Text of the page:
Wednesday, 22 May 2024

Drug dealer rumbled after sharing photo of driving licence

A “seasoned” drug dealer has been jailed after posting a photo of his driving licence in a murky network favoured by the criminal underworld.

James Carroll believed he was committing crimes with impunity using a highly encrypted phone.

 

However, his trust in the EncroChat system came back to haunt him after he was linked to a huge operation directed by a Spain-based drug boss.

Carroll was involved in supplying more than 11 kilos of cocaine in deals that raked in about £674,000, reports The Manchester Evening News.

Carroll, 36, of Oldham, was discovered to be operating on the shady system, which was hacked by law enforcement, using the handle “Buckswamp”.

Manchester Crown Court heard he took orders from another EncroChat user known as Faded Pickle, who was believed to be operating from Spain.

He was unmasked after police trawled through EncroChat messages, using identifying features to link the anonymous messages to a real life person.

Detectives found that Carroll had sent pictures of his flat to other users on the system, as well as a picture which included his own driving licence.

A takeaway food order also helped police tie Carroll to the Buckswamp handle.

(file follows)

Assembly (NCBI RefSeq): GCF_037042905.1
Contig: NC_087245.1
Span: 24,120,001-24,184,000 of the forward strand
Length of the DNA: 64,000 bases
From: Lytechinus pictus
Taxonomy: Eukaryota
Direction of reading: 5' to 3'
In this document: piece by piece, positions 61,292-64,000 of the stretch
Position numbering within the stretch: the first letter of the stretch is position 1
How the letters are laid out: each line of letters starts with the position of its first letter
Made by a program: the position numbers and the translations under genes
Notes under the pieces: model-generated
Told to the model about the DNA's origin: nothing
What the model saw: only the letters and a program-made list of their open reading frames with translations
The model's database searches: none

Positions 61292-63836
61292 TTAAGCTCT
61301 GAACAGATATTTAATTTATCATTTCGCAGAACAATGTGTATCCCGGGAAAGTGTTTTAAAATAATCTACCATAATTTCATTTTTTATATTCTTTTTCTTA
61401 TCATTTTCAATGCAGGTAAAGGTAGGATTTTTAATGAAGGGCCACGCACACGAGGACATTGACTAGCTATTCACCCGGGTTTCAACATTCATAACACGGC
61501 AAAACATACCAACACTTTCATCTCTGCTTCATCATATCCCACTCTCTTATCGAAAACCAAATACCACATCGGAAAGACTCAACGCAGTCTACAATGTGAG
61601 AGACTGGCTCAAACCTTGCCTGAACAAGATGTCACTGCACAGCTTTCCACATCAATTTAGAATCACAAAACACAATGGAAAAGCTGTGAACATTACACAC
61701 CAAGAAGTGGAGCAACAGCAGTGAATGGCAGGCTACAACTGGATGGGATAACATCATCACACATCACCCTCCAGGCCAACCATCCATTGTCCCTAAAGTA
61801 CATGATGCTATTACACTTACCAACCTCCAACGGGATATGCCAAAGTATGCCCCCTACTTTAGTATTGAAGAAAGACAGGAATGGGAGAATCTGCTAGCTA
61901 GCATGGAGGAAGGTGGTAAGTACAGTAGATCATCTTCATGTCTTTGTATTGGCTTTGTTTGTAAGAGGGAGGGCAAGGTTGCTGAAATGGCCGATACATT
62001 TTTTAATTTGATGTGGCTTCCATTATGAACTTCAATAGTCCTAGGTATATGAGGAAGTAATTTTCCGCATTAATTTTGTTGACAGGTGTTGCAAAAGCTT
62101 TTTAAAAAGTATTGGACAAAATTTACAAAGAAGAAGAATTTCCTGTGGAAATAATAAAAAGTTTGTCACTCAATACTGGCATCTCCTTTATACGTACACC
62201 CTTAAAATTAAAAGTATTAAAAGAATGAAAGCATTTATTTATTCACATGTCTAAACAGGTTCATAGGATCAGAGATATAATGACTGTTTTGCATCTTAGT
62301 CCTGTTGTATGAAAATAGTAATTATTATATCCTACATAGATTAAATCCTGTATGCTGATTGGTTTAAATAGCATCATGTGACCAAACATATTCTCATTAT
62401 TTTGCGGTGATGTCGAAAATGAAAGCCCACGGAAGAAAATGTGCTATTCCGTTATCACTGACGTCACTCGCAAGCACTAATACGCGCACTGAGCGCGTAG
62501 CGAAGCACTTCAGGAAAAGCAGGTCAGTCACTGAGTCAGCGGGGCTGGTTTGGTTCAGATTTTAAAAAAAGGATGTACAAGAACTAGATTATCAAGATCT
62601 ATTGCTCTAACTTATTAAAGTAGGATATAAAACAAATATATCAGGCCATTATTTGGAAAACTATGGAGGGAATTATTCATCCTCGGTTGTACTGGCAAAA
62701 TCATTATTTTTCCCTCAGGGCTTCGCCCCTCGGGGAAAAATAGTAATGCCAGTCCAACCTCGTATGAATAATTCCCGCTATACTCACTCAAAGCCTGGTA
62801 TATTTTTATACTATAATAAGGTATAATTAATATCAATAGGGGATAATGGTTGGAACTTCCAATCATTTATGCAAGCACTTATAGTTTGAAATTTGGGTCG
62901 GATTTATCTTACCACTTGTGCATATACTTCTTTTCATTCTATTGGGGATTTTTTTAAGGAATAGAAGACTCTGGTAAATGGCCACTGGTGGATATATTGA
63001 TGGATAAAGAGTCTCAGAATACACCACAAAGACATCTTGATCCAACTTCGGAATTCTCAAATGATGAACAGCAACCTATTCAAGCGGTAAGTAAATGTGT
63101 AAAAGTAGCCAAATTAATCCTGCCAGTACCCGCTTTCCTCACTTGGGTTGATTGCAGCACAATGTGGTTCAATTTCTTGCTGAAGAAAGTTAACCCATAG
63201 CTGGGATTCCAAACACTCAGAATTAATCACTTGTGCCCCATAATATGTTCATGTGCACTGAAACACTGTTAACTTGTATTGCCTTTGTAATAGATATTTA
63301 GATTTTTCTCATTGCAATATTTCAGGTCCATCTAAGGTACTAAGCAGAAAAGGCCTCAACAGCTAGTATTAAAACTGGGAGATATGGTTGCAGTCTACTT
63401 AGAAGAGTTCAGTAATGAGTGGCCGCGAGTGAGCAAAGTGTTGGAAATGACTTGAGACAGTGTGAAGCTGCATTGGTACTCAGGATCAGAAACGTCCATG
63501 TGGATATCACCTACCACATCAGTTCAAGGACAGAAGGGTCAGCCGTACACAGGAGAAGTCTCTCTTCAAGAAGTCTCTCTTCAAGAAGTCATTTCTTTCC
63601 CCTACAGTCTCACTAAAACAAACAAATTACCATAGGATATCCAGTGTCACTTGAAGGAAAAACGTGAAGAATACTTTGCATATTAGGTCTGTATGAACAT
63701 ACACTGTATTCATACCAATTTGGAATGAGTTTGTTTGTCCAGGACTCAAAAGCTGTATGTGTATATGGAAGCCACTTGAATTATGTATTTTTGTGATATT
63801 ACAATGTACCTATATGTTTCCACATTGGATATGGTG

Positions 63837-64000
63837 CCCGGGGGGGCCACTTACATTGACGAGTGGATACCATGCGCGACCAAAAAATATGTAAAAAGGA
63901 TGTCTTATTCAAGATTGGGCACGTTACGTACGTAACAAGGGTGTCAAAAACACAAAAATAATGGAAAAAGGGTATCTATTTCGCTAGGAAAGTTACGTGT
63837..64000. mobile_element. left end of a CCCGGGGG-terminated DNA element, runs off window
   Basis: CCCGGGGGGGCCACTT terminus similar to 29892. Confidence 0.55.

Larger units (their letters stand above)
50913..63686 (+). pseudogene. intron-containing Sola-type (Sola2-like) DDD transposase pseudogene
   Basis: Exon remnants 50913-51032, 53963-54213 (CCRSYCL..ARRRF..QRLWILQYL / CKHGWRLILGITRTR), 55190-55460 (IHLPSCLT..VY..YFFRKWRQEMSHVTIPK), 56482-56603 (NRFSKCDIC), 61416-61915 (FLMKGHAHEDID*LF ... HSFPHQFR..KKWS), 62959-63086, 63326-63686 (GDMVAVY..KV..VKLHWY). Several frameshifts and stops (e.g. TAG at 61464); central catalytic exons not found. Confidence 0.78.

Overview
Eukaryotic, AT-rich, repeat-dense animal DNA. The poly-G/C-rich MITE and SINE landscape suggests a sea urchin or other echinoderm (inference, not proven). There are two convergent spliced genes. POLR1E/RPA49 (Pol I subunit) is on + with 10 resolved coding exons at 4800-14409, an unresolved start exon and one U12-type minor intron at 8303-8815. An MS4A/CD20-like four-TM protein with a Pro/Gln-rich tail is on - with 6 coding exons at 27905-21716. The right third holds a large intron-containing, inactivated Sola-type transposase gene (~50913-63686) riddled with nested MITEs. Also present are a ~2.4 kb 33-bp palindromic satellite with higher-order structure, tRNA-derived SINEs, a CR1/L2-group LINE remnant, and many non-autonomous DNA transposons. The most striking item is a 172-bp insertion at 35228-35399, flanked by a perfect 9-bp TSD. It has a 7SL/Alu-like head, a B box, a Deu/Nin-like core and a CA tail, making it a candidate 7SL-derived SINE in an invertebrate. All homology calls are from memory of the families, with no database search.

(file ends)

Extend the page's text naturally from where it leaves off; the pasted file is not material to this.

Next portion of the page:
Prosecuting, Joshua Bowker said: “Buckswamp was attributed to this defendant through data from the Encrochat phone, including reference to a vehicle used by the defendant, photographs sent of the defendant’s flat, photographs that included the defendant’s driving licence, and the use of other lawful applications using the username ‘JimCazz’ and the ordering of food to the defendant’s flat.”

He completed day to day tasks including collecting and delivering drugs and cash.

He also collected a Glock pistol on behalf of Faded Pickle, and sent him pictures of the deadly firearm.

Carroll told Faded Pickle that he thought the weapon was “sick”.

Carroll was involved in the drug dealing operation for a 10 week period from March to June 2020, around the time that those operating the EncroChat servers notified its users that the system had been compromised.

He was only arrested two-and-a-half years later, in October last year, and subsequently pleaded guilty.

Carroll left crime behind him had found a job working on the railways, his barrister Katherine Pierpoint said.

“It does show he is somebody who is capable of putting his offending behind him and living a law abiding life,” she said.

Carroll has previously served two prison sentences for cocaine dealing, in 2015 and 2017.

After being released on licence in 2019, Carroll succumbed back into dealing because of a drug debt, Ms Pierpoint said.

Sentencing, Judge Hilary Manley said Carroll was “highly trusted” and described him as an “experienced, seasoned class A drug dealer”.

He was sentenced to 12 years, and will serve half of his sentence in prison.

Carroll, of Nixon Street, Oldham, pleaded guilty to three counts of supplying class A drugs, one count of purchasing or acquiring a prohibited firearm and one count of transferring criminal property.

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